Part 5 Agios Georgios day
Saturday 1st September 2012
It was an alarmingly early start again today, to get down to the Great Harbour for our 7.24 a.m. ferry trip departure. As we checked out of the hotel at Reception I met the lady I have seen several times over the years, on duty at the desk which is open 24 hours a day. That was a pleasant surprise, to shake hands and exchange greetings before leaving. On the quayside, still before sunrise, I waited whilst my kind companion took our rucksacks to the ticket agents to leave safely for the day; I could see the moon high in the sky, the early sunlight creeping over the port, and several ships arriving and departing.
Today we are to sail on that little ship known to British Rail ferry lovers as HENGIST, but nowadays known to the Greeks and Ventouris Sea Lines as AGIOS GEORGIOS. Built 40 years ago in 1972 she is still sailing, with several of her original features there to see, and today we are to sail to the island of Serifos, in the Cyclades to the south east of Piraeus, arriving at 11.50 a.m. We have several hours there, before she comes back to collect us at 4.30 p.m. to return to Piraeus. What a delightful prospect!
We set off on time, passing several ships in the Great Harbour as we left, and seeing others out in Piraeus Roads (as I gather that area is called).
Sitting on deck under a shady awning was relaxing, so as soon as a light breakfast was demolished, it seemed sensible to go horizontal for a while and enjoy the air and sea breeze, pillowing my head on the much travelled turquoise pashmina-type big scarf.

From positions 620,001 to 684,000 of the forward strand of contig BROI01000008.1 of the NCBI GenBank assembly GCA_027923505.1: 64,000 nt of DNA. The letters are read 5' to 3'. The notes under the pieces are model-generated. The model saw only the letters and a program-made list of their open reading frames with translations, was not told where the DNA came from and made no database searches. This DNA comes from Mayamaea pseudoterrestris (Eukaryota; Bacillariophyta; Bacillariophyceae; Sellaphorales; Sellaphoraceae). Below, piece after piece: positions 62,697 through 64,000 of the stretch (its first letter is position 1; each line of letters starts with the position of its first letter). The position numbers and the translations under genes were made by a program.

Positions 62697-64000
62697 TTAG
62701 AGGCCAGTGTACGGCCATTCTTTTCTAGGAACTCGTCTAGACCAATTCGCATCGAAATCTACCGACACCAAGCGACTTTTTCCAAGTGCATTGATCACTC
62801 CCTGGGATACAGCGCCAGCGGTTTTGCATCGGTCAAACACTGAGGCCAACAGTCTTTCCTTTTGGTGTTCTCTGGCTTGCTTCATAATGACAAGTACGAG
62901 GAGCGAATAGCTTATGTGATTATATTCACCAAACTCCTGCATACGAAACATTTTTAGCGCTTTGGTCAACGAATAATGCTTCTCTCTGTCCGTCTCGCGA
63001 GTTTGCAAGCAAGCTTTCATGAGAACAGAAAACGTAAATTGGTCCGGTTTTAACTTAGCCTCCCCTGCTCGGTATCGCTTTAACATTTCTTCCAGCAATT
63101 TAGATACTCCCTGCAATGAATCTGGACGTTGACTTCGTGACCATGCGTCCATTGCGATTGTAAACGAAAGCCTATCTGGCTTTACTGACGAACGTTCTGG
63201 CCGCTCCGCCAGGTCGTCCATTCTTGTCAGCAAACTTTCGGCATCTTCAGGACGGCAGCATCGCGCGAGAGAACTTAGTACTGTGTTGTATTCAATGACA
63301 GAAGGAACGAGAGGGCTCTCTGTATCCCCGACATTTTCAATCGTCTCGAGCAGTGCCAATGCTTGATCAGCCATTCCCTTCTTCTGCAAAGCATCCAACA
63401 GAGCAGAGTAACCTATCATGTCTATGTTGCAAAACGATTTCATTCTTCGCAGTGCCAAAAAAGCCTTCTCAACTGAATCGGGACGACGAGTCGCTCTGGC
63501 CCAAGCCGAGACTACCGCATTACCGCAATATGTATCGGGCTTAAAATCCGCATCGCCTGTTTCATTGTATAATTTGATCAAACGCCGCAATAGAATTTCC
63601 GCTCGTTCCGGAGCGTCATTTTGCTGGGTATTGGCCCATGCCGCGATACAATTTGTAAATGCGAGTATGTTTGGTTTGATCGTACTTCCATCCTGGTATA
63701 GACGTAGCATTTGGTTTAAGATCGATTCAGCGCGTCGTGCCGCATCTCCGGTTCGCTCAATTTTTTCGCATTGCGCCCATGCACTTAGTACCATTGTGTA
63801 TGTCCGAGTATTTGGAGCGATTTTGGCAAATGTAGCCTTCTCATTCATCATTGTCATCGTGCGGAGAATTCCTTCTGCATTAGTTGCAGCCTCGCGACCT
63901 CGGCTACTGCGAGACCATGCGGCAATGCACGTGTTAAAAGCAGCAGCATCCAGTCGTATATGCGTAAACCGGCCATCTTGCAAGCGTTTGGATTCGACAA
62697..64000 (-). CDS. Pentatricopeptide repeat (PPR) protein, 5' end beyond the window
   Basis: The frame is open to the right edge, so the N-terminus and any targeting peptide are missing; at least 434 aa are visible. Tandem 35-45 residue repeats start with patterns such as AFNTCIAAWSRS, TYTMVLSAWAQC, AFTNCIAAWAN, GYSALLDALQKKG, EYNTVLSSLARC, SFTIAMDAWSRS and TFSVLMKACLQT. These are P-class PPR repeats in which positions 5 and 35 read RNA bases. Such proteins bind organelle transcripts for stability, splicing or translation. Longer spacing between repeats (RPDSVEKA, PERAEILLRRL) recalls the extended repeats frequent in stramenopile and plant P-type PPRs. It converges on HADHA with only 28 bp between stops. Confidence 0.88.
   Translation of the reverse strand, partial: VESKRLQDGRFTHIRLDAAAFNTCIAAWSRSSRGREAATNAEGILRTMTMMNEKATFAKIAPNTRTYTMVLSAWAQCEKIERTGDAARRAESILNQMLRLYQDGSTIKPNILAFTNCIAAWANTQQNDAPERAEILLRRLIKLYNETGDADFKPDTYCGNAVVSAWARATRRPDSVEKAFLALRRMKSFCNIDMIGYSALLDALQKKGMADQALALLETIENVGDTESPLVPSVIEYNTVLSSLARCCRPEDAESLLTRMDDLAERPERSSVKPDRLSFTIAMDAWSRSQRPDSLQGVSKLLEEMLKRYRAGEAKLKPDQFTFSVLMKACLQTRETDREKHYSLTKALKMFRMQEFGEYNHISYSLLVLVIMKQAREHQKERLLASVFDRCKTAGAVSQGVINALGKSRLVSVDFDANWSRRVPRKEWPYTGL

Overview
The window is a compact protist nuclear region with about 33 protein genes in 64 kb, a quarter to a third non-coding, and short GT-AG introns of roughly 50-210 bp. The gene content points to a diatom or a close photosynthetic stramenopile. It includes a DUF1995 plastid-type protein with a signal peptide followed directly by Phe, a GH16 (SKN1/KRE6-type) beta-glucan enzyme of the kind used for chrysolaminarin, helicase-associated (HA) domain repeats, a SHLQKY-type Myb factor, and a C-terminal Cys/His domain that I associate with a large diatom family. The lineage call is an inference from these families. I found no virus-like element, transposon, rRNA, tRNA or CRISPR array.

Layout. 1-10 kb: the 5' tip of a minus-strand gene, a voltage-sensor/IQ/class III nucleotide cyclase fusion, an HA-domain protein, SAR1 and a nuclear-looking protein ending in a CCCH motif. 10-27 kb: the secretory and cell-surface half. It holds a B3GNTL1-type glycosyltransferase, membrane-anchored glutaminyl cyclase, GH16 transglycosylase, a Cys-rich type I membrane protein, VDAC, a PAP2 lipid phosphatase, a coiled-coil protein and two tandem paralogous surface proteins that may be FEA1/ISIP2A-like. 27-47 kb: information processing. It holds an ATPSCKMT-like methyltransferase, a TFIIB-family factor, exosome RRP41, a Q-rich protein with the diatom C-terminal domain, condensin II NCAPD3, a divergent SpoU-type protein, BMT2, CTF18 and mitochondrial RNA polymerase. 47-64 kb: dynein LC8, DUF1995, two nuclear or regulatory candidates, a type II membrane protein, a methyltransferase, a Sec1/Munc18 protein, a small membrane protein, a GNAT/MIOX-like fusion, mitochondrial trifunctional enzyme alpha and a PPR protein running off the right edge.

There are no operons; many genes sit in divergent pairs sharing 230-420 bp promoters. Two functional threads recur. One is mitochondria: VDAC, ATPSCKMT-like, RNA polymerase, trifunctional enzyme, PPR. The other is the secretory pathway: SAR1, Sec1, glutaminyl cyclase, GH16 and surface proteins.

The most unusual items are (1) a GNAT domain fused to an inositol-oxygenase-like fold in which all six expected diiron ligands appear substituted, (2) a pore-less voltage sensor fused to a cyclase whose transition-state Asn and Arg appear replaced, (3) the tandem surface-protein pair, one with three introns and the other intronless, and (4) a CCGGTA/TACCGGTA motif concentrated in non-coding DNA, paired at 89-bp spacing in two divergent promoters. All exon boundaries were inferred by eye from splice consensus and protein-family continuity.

Regaining consciousness I discovered that the breeze was Force 7, but the deep blue Greek seas were that wonderful and memorable colour, with the sunlight sparkling on the drops raised by the breeze and our movement through the water. I was soon approached by a Greek lady, speaking English, who wanted to ask me for an English word relating to the brain. It seems she was a retired teacher of English in Athens, living in Serifos, and was very keen to practise by talking with me. She was writing lecture notes at the time so I suggested the word she might need was ‘cerebral’, i.e. relating to the intellect in the brain. She seemed happy with that; I could hardly believe that the discussion had taken place in such unusual circumstances, but we talked about many things over the next half an hour.
We arrived a little late at Serifos because of the strong winds, but soon disembarked and watched AGIOS GEORGIOS sail away with more passengers to another island. The little sheltered port of Livadi is seemingly overwhelmed by the huge rocks/mountains that are seen at first, but the island has beautiful beaches and great tranquillity, and seems to be almost unknown to many visitors. We strolled through the little town around the sheltered bay, and looked at the houses perched precariously on the steep hill behind, until we came to a small hotel (Hotel Cyclades) with a café right on the beach, and there we spent the rest of the day. We sat under the thatched roofing, had lunch, I had a swim in the clear but cool sea near our table and talked with a few other people in the water, we had ice-cream, we watched the scenery, I wrote some diary notes and the ship list, pondered on the fact that I had sand between my toes, and did nothing much else, which was all very satisfying.